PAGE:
TEHRAN (Press Shia Agency) – Palestinians buried the dead on Tuesday from the bloodiest day in Gaza in years, after Israeli forces killed 60 Palestinians near the Gaza-Israel border during demonstrations against the opening of the US embassy in Jerusalem (al-Quds).
Israeli forces shot dead two more Palestinians on Tuesday, although protests were quieter than the previous day, Reuters reported.
It appeared that many protesters had gone to mourning tents rather than back to the scene of Monday’s bloodshed. Mourners marched through the strip, waving Palestinian flags and calling for revenge.
“With souls and blood we redeem you, martyrs," they shouted.
Hundreds marched in the funeral of eight-month-old Leila al-Ghandour, whose body was wrapped in a Palestinian flag.
“Let her stay with me, it is too early for her to go,” her mother cried, pressing the baby’s body to her chest. The family said she died of inhaling tear gas.
At Gaza’s hospitals, families crowded the halls and spilled out of rooms as patients awaited treatment. Bassem Ibrahim, who was shot in the leg by Israeli troops, said at one stage he had feared losing the limb because of the delays.
“There are not many doctors. They are unable to see everyone, with all the injuries,” said Ibrahim, 23. “The number was unbelievable and they did not have time.”
On the occupied side of the border, Israeli sharpshooters took up positions to stop any attempted breach of the fence should demonstrations break out again. Tanks were also deployed.
But if the violence tapered off, it still had a forceful impact internationally, with countries criticizing both the Israeli use of deadly force and the US decision to open its new embassy at a ceremony attended by President Donald Trump’s daughter Ivanka and son-in-law Jared Kushner.
Turkey expelled Israel’s ambassador, and Israel expelled the Turkish consul-general in Jerusalem. President Tayyip Erdogan exchanged heated words on Twitter with Prime Minister Benjamin Netanyahu. The Palestinians summoned home their representative in Washington, citing the embassy decision.
The United States echoed that charge, with State Department spokeswoman Heather Nauert saying the United States regretted all loss of life but blaming “the misery that is faced by people in Gaza” on Hamas.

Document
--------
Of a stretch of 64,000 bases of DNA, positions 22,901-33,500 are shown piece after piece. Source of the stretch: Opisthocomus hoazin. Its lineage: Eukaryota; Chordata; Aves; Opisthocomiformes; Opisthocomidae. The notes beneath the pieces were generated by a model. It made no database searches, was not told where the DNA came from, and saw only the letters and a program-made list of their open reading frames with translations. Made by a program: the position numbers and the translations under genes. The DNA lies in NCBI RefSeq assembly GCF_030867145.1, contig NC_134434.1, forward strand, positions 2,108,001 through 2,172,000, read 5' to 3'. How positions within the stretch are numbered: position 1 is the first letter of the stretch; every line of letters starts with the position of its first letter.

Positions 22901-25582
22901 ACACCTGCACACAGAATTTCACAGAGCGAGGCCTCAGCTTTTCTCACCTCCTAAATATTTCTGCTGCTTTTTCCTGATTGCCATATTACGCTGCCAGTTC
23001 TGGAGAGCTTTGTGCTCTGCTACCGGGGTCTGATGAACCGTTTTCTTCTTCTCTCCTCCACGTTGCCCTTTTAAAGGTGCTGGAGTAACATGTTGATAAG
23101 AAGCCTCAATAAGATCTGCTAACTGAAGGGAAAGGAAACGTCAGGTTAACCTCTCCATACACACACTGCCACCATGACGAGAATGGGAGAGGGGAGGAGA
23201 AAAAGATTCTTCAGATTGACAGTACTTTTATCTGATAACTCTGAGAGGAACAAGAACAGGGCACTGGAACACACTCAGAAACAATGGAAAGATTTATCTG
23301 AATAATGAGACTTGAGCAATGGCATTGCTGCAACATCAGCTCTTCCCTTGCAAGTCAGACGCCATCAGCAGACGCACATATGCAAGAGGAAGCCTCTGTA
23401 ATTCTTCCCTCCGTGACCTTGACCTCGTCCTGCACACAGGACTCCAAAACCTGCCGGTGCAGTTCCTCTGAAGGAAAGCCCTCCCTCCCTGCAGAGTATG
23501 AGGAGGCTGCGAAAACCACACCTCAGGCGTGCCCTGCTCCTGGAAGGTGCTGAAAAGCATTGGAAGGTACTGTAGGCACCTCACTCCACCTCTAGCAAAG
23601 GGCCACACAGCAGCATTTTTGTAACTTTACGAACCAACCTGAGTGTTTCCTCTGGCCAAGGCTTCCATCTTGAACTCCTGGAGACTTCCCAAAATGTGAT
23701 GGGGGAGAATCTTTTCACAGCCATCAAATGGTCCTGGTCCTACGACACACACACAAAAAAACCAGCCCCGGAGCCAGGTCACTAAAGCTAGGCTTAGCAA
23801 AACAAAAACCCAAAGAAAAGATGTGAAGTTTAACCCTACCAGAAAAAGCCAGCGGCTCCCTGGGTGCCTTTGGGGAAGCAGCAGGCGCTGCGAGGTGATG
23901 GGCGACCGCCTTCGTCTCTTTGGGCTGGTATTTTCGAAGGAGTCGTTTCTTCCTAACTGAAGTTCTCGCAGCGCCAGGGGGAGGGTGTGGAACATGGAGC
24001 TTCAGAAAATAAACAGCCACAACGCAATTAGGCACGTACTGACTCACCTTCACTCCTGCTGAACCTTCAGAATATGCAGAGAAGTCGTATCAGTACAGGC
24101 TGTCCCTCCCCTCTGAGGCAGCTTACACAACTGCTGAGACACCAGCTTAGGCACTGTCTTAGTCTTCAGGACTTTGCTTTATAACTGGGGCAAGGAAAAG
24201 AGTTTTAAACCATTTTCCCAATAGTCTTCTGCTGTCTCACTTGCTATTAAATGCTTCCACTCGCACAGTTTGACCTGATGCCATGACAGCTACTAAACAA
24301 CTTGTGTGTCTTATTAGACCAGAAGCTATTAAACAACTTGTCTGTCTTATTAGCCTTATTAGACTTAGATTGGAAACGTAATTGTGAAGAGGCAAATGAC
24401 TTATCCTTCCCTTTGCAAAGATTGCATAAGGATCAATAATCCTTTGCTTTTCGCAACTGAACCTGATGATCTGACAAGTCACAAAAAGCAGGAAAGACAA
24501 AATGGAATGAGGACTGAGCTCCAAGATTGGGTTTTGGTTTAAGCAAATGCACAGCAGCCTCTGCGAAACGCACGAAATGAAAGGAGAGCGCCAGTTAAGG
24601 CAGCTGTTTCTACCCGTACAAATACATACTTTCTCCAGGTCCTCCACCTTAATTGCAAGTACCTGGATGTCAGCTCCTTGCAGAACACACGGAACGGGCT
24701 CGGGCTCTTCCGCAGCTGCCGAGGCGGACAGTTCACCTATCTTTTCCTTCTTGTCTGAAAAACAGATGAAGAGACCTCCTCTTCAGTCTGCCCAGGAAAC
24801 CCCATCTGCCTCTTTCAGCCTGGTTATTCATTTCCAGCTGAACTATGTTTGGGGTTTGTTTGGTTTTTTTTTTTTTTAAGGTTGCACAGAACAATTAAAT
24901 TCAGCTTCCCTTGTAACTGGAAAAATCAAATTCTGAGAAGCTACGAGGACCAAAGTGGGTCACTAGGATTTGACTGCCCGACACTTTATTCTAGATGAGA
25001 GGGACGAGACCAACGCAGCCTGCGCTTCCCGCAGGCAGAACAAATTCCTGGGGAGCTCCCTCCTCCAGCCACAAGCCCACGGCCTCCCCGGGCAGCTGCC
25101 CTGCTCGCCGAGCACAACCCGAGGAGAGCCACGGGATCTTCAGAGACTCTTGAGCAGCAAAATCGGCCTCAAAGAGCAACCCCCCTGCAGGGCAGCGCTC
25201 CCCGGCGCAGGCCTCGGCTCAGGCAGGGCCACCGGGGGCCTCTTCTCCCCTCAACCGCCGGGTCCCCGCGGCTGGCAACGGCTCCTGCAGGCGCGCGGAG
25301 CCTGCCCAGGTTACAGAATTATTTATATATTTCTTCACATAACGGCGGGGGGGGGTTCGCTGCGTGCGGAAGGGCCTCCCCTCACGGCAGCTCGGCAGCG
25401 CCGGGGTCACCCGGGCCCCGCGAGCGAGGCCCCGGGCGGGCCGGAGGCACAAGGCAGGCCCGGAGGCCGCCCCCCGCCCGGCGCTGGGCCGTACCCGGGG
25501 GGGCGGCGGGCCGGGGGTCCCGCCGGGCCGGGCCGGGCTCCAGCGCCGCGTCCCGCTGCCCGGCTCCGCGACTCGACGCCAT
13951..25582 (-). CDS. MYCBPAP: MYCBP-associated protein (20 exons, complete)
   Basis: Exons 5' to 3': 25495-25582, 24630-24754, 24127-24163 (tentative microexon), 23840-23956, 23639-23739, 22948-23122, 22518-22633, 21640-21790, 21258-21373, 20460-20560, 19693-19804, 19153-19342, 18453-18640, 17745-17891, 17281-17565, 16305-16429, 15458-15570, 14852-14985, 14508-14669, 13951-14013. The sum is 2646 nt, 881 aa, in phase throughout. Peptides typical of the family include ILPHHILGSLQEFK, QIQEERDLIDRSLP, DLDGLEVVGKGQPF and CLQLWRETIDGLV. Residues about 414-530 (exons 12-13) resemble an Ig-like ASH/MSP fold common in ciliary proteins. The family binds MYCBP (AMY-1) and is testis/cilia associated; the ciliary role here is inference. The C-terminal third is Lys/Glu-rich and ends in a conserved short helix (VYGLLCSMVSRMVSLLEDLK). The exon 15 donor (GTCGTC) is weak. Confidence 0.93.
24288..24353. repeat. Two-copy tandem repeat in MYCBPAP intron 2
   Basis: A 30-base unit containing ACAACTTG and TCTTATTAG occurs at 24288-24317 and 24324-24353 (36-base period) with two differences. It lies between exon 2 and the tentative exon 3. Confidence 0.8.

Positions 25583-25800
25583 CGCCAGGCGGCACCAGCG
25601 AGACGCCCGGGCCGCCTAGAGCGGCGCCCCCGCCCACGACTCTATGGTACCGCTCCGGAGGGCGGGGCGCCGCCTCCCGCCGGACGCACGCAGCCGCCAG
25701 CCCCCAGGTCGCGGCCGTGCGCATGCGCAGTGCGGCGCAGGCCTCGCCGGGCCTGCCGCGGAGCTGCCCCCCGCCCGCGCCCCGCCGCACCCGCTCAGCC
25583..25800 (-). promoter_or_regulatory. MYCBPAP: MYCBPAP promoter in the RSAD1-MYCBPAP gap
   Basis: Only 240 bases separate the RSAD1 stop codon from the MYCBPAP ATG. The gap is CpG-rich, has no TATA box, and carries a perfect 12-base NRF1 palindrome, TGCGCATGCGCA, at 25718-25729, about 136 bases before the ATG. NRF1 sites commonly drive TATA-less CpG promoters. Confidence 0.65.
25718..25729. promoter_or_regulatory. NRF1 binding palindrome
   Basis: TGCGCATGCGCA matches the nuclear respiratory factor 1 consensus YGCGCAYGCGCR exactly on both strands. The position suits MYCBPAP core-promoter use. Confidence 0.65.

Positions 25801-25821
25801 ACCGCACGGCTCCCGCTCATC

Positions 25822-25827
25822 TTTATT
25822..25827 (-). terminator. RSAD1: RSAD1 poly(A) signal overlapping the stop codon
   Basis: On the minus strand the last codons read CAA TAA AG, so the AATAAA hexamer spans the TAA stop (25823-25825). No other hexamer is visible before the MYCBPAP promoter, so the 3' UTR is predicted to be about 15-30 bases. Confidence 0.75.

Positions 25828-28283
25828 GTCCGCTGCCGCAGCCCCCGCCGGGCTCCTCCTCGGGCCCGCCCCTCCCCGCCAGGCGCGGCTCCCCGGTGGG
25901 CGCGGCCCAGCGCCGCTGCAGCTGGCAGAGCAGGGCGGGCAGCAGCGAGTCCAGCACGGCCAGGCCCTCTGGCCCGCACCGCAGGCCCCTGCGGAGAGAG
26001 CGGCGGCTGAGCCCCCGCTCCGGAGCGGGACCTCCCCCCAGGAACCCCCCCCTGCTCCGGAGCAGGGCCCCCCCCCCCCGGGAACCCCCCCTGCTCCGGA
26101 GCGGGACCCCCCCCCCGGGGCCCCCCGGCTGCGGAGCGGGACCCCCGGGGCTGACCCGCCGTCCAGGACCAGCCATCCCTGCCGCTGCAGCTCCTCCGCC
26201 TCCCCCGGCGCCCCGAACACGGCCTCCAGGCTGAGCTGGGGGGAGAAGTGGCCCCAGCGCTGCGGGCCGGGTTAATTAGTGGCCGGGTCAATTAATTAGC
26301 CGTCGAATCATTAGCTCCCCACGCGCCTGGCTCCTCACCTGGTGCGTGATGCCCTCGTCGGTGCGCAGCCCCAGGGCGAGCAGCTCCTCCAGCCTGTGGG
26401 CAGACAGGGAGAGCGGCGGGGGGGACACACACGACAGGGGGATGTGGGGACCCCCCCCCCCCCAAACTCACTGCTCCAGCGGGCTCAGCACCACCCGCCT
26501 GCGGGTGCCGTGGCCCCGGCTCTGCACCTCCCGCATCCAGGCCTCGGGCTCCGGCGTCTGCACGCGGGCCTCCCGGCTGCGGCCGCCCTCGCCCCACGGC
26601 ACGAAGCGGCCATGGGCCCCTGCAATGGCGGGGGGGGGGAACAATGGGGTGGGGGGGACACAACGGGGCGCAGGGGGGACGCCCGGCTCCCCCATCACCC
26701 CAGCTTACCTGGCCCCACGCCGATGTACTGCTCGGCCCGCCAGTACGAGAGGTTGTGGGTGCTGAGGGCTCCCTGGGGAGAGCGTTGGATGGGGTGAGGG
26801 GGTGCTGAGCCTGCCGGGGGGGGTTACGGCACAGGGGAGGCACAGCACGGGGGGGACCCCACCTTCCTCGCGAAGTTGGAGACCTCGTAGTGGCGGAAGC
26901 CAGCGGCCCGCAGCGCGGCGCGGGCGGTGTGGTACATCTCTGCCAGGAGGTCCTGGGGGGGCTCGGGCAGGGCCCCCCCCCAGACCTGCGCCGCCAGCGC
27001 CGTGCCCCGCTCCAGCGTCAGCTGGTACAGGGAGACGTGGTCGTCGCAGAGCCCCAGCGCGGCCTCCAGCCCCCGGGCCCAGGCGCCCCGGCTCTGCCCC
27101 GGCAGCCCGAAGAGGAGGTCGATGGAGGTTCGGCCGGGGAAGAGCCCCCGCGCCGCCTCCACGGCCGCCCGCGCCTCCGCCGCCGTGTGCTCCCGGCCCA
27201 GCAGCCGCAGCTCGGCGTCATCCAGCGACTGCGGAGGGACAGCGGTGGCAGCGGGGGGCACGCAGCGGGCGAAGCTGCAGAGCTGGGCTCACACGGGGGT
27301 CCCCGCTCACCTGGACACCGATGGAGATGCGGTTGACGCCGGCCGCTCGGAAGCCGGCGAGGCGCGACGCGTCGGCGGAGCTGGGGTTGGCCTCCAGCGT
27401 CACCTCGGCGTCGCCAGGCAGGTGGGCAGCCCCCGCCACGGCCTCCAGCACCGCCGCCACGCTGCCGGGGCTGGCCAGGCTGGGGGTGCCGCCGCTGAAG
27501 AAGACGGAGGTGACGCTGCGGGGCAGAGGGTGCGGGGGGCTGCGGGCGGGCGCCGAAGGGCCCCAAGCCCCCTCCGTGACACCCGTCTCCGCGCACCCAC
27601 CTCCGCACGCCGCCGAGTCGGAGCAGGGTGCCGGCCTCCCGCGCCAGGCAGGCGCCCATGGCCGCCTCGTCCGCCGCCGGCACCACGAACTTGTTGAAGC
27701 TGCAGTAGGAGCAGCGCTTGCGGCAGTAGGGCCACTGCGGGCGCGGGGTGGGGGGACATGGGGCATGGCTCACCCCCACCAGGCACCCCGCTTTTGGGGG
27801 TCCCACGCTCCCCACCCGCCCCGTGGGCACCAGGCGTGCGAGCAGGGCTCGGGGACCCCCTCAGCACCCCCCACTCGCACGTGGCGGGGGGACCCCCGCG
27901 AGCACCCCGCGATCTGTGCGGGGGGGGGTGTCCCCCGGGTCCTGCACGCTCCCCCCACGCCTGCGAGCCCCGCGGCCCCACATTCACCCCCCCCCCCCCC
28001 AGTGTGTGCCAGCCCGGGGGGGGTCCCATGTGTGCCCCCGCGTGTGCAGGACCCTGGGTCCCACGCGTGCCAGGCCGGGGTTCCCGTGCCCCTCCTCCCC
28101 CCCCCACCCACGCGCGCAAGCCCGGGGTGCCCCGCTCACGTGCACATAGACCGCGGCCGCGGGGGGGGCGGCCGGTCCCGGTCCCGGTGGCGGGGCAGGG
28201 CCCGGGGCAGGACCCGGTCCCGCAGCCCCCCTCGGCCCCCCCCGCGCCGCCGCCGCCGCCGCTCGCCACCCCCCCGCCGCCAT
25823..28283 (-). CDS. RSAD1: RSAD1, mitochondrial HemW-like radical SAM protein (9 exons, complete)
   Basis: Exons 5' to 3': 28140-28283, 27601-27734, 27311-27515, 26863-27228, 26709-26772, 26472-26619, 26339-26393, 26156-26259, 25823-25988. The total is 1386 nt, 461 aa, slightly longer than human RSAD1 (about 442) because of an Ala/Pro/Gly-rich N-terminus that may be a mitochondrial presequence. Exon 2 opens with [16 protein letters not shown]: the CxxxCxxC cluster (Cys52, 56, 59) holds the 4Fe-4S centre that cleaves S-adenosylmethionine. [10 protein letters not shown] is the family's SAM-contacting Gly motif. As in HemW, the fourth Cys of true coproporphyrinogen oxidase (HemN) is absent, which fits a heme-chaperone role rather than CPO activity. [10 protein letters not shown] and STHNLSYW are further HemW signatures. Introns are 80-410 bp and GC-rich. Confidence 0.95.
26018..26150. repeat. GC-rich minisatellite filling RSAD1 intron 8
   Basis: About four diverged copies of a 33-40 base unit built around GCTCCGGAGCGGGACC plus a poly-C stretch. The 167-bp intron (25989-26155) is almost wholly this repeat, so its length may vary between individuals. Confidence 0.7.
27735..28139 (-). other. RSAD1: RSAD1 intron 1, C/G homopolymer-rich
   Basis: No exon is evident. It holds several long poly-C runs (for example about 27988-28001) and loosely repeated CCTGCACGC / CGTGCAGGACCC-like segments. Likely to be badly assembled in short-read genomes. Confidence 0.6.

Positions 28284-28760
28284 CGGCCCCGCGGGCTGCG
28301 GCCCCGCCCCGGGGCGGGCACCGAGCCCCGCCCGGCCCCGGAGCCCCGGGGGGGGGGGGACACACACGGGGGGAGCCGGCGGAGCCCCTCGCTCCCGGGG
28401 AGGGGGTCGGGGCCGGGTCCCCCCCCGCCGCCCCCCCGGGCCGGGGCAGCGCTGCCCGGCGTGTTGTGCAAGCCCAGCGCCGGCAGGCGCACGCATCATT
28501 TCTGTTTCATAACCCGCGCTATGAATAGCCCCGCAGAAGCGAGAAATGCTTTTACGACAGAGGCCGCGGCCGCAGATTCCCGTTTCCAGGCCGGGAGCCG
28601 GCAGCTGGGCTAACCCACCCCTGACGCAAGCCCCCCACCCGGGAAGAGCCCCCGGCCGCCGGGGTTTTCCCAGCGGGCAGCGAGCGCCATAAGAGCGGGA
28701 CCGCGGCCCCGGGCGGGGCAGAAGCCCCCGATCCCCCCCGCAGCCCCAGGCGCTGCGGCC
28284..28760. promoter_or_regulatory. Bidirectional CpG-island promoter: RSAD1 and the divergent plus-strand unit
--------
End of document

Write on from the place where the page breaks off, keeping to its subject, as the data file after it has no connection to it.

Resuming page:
For six weeks, Palestinians have been holding Gaza border demonstrations demanding access to family land or homes lost to Israel when it was founded in the 1948 Middle East war.
Palestinian medical officials say 107 Gazans have now been killed since the start of the protests and nearly 11,000 people wounded, about 3,500 of them by live fire. Israeli officials dispute those numbers. No Israeli casualties have been reported.
Palestinian leaders have called Monday’s events a massacre, and the Israeli tactic of using live fire against the protesters has drawn worldwide concern and condemnation.
The United Nations Security Council met to discuss the situation.
May 15 is traditionally the day Palestinians mark the “Nakba”, or Catastrophe, when hundreds of thousands were driven from their homes in violence culminating in war between Israel and its Arab neighbors in 1948.
More than 2 million people are crammed into the Gaza Strip, more than two-thirds of them refugees.
In Geneva, the UN human rights office condemned the “appalling deadly violence” by Israeli forces.
Most Gaza protesters stay around tent camps but groups have ventured closer to the border fence, rolling burning tires and throwing stones. Some have flown kites carrying containers of petrol that spread fires on the occupied side.
On Tuesday the number of protesters gathered at the frontier was estimated by the Israeli army at 4,000, well down on Monday.
Monday’s protests were fueled by the opening ceremony for the new US Embassy in Jerusalem following its relocation from Tel Aviv.